While Sam is making his way to Bealuh, Crowley comes clean to Dean about sending marks to Dean. It’s to keep the Mark charged and sated, lest Dean becomes a full-fledged demon.

Sam finds himself in a less than desirable predicament

But that’s not all Crowley has to say. He’s also worried about their months of doing nothing productive. He tells Dean they have an opportunity to do big things together, to “create a perfect Hell.” He tells Dean that partaking in some Hell business isn’t about “ending the party,” rather it’s more like their “just moving the party.” He then casually throws out his chat with Sam and the fact that “Moose” will most likely be on his way to Bealuh. Dean knows he has to leave now but not without one more night of drunken debauchery. He wakes up the next morning to Ann-Marie calling a spade a spade—he may seem like a good guy but Dean’s the bad guy now, through and through.

On the angel front, Castiel and Hannah spend a night by the fire with Daniel. He talks about Heaven and how earth offers such opportunities. It’s a sentiment Castiel relates to but things escalate from talk to violence when Edina arrives. She and Hannah go after one another and Daniel steps in, reluctantly prepared to kill Hannah. It forces Castiel’s hand and he kills Daniel. With both Cas and Hannah injured in the fight, Edina’s able to get away.

On his ride to confront Dean, Sam has a bit of car trouble and gets help from a good Samaritan. Or someone harboring a serious grudge against Dean. He trusses Sam up and gives a call out to his “prey”, laying down the terms; meet him for payback or Sam’s dead. But this isn’t the Dean he believes it to be and the latter tells the mystery man he’s not coming but, make no mistake, he’ll find the stranger someday and when he does, you best believe there will be a reckoning. Fade to black as the stranger thinks on his next move and Dean drives on, a scowl etched on his face.

Off the Beaten Path

  • Let’s start with the first of several points. Though he’s exhibiting demon-like behavior, Dean’s not quite one of Hell’s Own just yet. Even more curious is Crowley actually helping Dean NOT to go full tilt boogie. Well, based on their conversation, the King of Hell has his own interests at heart but is there also a residual bit of humanity left in the King, a sliver that likes Dean as he is and doesn’t want him to as a hapless minion. Everything he’s done for Dean “has been a favor, whether [he] sees it or not”. He may be a bureaucrat but Crowley knows how to plan and there’s no doubt he has big plans for Dean.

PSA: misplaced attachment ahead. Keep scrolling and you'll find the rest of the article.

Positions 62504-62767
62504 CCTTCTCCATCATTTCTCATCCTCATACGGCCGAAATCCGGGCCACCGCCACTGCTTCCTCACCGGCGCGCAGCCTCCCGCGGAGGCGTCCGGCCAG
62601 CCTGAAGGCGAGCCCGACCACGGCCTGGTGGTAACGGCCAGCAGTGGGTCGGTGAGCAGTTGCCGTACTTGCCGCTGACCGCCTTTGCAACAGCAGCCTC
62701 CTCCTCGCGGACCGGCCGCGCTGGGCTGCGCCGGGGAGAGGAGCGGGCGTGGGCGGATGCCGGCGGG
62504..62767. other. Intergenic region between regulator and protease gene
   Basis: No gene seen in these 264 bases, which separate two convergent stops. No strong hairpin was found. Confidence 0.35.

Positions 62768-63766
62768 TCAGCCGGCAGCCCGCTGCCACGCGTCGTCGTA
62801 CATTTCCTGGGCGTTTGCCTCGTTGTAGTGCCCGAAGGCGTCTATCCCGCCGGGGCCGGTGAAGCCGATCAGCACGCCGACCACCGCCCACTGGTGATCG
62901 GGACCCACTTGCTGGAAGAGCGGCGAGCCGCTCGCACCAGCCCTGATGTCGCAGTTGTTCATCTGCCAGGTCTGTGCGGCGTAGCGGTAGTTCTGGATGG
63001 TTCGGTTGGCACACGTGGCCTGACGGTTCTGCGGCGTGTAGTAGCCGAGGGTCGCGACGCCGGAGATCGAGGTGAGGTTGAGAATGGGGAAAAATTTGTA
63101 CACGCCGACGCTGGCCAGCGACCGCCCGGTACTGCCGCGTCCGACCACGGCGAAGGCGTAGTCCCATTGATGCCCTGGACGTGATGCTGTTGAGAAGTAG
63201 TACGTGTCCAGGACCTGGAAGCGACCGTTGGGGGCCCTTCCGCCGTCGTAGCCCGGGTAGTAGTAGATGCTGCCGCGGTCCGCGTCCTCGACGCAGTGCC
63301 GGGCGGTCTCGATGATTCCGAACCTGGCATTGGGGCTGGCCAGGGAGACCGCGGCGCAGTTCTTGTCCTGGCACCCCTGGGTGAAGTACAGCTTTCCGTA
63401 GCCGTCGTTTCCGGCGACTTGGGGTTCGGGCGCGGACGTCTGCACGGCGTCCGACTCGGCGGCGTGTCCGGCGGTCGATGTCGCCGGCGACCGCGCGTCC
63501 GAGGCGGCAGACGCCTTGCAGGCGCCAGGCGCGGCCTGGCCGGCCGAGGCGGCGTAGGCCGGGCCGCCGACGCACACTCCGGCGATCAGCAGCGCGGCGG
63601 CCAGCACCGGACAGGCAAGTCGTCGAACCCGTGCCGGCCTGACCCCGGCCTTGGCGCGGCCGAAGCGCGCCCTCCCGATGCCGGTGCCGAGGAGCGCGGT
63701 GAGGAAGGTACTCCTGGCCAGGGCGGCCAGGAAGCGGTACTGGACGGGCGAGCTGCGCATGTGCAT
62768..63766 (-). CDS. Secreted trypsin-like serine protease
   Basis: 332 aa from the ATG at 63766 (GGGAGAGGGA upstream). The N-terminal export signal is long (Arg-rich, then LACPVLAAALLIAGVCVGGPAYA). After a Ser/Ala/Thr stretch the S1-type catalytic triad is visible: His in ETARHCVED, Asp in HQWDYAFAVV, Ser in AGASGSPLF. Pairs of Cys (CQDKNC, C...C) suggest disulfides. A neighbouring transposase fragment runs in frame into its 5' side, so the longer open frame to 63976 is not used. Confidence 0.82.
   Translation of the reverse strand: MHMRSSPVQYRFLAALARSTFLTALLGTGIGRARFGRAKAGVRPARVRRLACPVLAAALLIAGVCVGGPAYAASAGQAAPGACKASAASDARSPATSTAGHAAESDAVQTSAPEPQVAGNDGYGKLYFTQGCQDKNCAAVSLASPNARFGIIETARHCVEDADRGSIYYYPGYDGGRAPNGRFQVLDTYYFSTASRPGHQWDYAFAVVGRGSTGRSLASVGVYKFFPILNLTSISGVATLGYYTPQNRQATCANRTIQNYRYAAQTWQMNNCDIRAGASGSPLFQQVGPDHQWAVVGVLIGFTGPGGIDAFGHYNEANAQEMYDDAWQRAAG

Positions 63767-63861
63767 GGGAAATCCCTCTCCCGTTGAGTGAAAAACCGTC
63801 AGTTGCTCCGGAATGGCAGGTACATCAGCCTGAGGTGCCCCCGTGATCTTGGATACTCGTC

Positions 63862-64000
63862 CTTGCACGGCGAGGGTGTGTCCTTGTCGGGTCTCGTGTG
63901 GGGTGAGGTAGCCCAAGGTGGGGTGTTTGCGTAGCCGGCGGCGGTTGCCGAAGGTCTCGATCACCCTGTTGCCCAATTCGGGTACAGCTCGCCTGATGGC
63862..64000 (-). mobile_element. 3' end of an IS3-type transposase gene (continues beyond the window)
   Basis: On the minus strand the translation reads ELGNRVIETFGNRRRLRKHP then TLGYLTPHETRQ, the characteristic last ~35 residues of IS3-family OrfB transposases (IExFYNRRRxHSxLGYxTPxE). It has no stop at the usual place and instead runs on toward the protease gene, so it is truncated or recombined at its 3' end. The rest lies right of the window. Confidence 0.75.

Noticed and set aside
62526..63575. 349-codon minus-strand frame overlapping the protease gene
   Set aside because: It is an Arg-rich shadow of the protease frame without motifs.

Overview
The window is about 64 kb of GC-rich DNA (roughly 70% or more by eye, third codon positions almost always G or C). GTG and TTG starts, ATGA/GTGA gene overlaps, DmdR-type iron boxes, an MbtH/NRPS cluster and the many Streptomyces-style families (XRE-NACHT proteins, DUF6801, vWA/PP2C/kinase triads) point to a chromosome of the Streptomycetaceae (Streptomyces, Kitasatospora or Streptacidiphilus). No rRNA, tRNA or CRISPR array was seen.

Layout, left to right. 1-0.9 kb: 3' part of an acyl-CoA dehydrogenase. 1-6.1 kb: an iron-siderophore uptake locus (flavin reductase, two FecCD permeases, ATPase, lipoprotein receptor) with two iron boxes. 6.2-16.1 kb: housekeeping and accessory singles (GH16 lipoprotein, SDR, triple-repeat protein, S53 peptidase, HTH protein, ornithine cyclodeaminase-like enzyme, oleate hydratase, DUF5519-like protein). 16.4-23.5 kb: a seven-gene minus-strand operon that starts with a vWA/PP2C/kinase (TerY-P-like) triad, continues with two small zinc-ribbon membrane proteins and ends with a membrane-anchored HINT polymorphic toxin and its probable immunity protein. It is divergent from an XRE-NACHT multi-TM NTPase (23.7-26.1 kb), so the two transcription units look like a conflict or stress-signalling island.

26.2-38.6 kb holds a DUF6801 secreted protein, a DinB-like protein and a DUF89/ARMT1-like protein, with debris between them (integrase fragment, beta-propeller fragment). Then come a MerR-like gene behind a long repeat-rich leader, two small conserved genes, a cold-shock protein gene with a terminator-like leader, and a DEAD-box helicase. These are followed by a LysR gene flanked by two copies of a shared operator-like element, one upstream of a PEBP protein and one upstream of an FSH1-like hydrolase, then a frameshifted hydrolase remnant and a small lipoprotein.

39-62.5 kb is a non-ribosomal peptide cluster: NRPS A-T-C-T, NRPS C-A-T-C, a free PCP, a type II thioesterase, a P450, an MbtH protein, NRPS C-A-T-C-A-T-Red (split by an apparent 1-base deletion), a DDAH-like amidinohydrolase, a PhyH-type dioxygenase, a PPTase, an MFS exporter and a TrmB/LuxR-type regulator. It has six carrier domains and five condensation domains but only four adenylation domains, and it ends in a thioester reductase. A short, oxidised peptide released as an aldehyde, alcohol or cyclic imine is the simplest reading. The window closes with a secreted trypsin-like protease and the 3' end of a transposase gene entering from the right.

• Remember last season when Sam told Dean that, if roles were reversed, he’d let Dean go (after finding out how Dean enlisted the help of Gadreel to save him)? Well, Sam’s had quite a bit of time to let Dean go but he can’t. It’s further proof that, for better or worse, the Winchesters will move Heaven, Hell, and Earth to save one another. Even when the other doesn’t wish to be saved. It’s both the dedication and selfishness (along with selflessness) that’s part and parcel of this thing we call love.
  • Though it will not be the focus of the season, there’s still fallout from Heaven’s reopening, namely Rogue angels who aren’t about answering the call from home. More to the point, Castiel’s mojo is running dangerously low and only topping off on another angel’s Grace will save him from a slow and uncomfortable death.